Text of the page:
A Whanganui couple's four-year fight battle with EQC after a third of their property was lost in a landslide during the 2015 flood event has ended in failure.
The High Court has ruled that damage to Mark and Nichola Goodiers' Basita Hill house was not caused by the slip.
The Goodiers argued that repairs to their house and garage would cost more than $500,000, but their insurer IAG could not pay out unless EQC first met a $115,000 cap for damage to the house.
EQC only paid out $38,000 for the house, and made land-related payments of about $100,000.
IAG paid $41,000 for damage to the driveway.
The court agreed with EQC's expert witnesses who said that the house was built on solid ground not affected by the landslide.
"The damage to the Goodiers' home and garage did not occur as a result of the natural landslip and is not 'natural disaster damage'," the decision said.
Over the weekend of 20 and 21 June 2015, a one in 85-year weather event brought torrential rain and floods to Whanganui, resulting in as many as 200 landslips including one at the Goodiers' property on Shakespeare Road.
It washed away a huge chunk of their driveway and the lower slopes beneath it, including retaining walls.
On 30 June, the Whanganui District Council red-stickered the building and required the Goodiers to leave the property because their house was considered dangerous and uninhabitable.
The Goodiers argued that the landslip, which claimed land within eight metres of their house, damaged the garage and house as well as taking away land.
Argument in the High Court focussed on whether this was the case or not.
The Goodiers' counsel Grant Shand presented evidence from 24 lay witnesses - including the couple and their son Louis - who compared the condition of the house before and after the slip, presenting a long list of defects.
A structural engineer and building inspector for the Goodiers argued the landslide had caused sloping of the lounge floor, the warping of walls and doorframes, and that the garage slab had cracked because of it, among other faults.
The Goodiers' structural engineer proposed "vibration theory" as evidence that the landslide had damaged the home but had to accept under cross-examination "he was not an expert engineering geologist or a geotechnical engineer, and ultimately could not provide an explanation as to how or what caused" the damage claimed.
The family did not call a geotechnical expert witness.
Counsel for EQC and IAG said in the absence of any specialist geotechnical or engineering geologist evidence identifying how the landslide had caused the damage, the Goodiers had not proved their case.
Their specialist geotechnical evidence said the house itself was built on stiff and stable soil structures.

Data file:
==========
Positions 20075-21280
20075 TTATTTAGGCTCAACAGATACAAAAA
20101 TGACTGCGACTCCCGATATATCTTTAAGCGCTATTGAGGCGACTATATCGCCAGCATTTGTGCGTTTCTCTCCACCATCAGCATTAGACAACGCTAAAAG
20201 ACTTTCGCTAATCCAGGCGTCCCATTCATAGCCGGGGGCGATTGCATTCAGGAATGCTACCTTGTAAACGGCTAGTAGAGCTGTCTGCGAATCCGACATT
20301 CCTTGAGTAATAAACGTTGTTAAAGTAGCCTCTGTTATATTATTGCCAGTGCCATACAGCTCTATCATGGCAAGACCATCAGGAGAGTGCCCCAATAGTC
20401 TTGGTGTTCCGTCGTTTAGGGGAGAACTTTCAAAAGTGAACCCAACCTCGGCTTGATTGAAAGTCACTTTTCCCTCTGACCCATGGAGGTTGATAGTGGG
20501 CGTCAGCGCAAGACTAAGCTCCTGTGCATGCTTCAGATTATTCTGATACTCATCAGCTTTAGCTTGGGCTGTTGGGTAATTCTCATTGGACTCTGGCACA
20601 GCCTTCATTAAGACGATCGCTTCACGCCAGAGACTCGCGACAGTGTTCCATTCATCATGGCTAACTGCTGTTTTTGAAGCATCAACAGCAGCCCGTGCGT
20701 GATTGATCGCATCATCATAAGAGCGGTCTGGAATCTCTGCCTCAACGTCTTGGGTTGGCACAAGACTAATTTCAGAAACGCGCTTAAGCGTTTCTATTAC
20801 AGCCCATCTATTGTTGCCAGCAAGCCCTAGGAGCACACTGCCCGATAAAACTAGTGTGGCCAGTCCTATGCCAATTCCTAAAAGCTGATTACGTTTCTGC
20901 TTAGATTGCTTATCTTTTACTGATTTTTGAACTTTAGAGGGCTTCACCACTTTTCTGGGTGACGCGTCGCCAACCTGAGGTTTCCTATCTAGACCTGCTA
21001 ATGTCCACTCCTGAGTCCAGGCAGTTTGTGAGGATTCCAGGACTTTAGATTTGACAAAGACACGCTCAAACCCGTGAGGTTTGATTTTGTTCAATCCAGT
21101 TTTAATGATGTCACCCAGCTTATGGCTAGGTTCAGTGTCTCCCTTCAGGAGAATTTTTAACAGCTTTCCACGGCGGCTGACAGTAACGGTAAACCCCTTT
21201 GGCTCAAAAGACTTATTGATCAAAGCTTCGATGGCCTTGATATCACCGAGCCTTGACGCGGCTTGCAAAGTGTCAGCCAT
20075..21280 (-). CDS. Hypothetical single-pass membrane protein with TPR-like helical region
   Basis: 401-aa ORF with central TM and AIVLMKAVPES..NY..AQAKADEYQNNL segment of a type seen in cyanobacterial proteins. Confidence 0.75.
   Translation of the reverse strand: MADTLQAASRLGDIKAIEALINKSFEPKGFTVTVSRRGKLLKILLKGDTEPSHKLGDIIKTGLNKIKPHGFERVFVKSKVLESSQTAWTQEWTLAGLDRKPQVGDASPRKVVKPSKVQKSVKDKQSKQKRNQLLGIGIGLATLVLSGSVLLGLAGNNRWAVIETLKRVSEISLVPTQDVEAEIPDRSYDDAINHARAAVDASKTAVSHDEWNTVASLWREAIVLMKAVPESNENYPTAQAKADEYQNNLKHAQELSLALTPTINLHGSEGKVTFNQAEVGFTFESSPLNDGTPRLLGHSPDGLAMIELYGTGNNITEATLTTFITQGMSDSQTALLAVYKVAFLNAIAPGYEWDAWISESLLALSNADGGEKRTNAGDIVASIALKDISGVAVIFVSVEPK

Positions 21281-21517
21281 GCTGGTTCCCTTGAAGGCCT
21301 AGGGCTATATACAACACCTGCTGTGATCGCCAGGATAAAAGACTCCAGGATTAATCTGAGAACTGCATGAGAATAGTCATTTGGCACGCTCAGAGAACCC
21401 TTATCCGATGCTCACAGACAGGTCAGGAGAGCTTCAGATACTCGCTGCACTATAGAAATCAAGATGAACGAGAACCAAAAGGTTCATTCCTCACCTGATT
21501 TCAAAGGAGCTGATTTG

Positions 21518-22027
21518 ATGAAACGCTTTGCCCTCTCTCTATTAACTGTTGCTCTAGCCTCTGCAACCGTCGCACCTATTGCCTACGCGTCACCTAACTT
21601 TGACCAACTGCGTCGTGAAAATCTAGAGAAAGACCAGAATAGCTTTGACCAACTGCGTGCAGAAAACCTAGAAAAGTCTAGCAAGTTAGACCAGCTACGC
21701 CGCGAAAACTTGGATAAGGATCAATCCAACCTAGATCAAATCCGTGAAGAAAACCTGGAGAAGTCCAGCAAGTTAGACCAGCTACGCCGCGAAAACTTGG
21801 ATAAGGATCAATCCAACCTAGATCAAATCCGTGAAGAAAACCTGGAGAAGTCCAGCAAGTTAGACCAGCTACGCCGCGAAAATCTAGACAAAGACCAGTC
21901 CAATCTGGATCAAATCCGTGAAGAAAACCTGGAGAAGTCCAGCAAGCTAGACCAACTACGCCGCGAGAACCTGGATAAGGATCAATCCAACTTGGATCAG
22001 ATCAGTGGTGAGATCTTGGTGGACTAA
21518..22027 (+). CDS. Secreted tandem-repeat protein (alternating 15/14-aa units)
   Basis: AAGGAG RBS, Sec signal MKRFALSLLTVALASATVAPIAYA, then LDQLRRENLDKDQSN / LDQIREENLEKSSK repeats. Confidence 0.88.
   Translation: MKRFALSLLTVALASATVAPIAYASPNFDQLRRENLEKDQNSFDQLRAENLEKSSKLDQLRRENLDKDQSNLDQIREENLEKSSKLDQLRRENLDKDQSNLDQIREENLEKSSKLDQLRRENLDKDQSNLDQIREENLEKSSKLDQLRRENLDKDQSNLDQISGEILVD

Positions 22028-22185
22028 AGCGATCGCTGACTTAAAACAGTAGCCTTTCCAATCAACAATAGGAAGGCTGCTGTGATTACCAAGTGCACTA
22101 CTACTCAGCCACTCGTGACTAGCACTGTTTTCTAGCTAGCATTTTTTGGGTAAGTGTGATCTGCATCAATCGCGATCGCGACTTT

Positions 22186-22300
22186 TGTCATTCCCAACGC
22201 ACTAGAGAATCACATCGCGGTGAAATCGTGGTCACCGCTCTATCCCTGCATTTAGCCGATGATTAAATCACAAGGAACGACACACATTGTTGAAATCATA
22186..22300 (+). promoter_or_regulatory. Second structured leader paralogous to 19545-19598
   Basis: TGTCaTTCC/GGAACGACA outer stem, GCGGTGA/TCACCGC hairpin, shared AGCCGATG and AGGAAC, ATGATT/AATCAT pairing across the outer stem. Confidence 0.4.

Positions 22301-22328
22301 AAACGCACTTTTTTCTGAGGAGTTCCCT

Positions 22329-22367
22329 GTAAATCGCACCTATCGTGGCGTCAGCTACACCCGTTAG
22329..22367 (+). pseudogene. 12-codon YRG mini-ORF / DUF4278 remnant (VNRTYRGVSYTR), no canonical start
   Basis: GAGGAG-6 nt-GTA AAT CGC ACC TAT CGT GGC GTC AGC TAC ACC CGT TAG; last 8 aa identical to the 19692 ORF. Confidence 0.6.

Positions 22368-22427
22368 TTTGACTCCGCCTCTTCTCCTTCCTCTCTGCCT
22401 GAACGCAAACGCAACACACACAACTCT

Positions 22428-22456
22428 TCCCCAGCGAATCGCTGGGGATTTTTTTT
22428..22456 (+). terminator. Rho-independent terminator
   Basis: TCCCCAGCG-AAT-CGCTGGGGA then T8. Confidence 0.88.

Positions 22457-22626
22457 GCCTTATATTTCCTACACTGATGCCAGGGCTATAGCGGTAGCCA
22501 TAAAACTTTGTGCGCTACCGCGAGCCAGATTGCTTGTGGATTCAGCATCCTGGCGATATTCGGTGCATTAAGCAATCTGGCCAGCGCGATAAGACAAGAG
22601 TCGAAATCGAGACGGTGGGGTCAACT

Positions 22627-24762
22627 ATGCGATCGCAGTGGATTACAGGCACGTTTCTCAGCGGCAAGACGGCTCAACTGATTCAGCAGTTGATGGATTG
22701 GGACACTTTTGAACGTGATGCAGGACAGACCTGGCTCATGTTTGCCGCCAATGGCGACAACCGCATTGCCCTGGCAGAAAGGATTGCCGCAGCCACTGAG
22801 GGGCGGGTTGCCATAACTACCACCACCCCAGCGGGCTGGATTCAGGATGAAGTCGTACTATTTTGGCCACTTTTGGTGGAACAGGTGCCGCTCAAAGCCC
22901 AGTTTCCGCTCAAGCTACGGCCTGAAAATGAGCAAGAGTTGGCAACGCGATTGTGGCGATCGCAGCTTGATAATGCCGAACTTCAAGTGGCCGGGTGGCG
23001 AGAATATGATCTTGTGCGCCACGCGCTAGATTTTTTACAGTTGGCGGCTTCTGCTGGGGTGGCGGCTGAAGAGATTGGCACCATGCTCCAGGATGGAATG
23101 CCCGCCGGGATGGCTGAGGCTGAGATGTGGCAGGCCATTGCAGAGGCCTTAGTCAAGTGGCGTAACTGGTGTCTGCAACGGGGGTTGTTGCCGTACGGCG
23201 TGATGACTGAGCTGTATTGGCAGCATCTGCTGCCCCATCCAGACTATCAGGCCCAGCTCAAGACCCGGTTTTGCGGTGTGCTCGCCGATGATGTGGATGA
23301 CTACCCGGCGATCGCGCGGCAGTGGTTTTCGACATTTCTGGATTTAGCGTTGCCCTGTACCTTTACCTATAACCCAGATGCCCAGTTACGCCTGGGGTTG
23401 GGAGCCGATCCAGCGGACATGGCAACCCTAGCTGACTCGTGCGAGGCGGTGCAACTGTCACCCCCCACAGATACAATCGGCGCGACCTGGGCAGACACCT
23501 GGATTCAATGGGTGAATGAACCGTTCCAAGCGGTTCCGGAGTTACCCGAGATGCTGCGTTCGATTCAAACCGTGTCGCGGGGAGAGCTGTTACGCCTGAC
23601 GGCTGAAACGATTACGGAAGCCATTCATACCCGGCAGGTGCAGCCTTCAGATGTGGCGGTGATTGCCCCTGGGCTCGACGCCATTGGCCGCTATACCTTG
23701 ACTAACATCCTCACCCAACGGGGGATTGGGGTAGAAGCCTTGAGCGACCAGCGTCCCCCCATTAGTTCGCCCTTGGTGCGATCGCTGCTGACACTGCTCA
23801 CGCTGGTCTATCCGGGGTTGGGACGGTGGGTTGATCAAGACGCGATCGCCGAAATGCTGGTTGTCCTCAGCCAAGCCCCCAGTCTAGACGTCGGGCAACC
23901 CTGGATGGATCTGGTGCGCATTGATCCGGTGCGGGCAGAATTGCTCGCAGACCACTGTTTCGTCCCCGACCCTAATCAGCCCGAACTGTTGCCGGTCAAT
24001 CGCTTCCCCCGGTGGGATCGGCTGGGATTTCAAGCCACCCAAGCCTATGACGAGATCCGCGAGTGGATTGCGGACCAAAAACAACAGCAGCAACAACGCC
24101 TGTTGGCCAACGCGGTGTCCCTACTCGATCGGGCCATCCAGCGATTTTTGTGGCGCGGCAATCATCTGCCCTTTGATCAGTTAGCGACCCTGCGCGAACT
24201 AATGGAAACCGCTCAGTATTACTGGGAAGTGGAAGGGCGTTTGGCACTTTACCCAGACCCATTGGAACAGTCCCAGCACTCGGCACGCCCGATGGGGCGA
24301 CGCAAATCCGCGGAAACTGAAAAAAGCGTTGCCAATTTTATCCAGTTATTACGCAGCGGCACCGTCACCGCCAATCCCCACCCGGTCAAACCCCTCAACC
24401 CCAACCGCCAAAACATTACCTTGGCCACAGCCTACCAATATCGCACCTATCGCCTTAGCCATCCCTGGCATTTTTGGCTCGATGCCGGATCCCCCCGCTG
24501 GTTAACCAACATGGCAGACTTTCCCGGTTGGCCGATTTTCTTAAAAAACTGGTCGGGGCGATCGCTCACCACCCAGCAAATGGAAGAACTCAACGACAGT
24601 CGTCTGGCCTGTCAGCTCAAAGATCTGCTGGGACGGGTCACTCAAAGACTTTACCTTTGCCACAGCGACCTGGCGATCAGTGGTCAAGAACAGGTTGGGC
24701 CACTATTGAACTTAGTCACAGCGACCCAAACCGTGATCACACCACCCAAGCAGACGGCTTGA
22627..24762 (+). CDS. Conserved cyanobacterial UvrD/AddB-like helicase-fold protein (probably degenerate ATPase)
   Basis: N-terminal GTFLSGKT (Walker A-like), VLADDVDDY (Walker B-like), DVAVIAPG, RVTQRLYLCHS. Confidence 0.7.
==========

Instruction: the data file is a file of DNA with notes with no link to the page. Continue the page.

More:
"This is because the house site was excavated into competent ground which remained unaffected by the landslip," the decision said.
Justice Cull noted in the decision that the insurers' provided the only geotechnical evidence and "it was not substantively or effectively challenged".
"I reject Mr Csiba's "vibration theory" as a mechanism for the cause of damage. Mr Csiba, as he concedes, is not a geotechnical engineer and his theory was advanced without any reasoning or supporting engineering data or research."
The experts agreed soils under the southwest corner of the garage had slumped, but the insurers witnesses argued a pile there had not been supporting the garage anyhow. Similarly, they said a pile below the lounge has settled independently from the slip, causing the sloping there.
They said damage to the house was for the most part historical, which reflected the complexity of the three-level design, with its split-level floors, and that a beam supporting the upper floors was deformed and the building had inadequate lateral bracing.
In her summary, Justice Cull found the damage to the Goodiers' home and garage did not occur as a result of the natural landslip and was not "natural disaster damage".
Justice Cull said EQC and IAG had no further liability other than that which they had already accepted.
The Goodiers and their counsel Grant Shand have been asked for comment.
EQC deputy chief executive Renée Walker said the organisation welcomed the High Court decision.
Ms Walker said it reaffirmed EQC's approach for assessing and settling claims for natural disaster damage.
"We are satisfied that the results show that we took every step to engage the appropriate experts to determine whether natural disaster damage had occurred. Even when a customer disagrees with us as such as in this case, we must follow the evidence and take the appropriate steps."
Ms Walker said EQC acknowledge the decision offered little relief for the Goodiers.
"It obviously doesn't leave the Goodiers in any better position and so for them I think it will be disappointing that they are still left with an uninsured loss and although that is how the Act and the policy responds it means they still do have a decision they need to make about how they utilise the property in the future."
Ms Walker said she expected the Goodiers would be meeting with their legal representatives to plan their next step.
"Unfortunately for the Goodiers, this means that they still have unresolved issues, and of course can still appeal this result".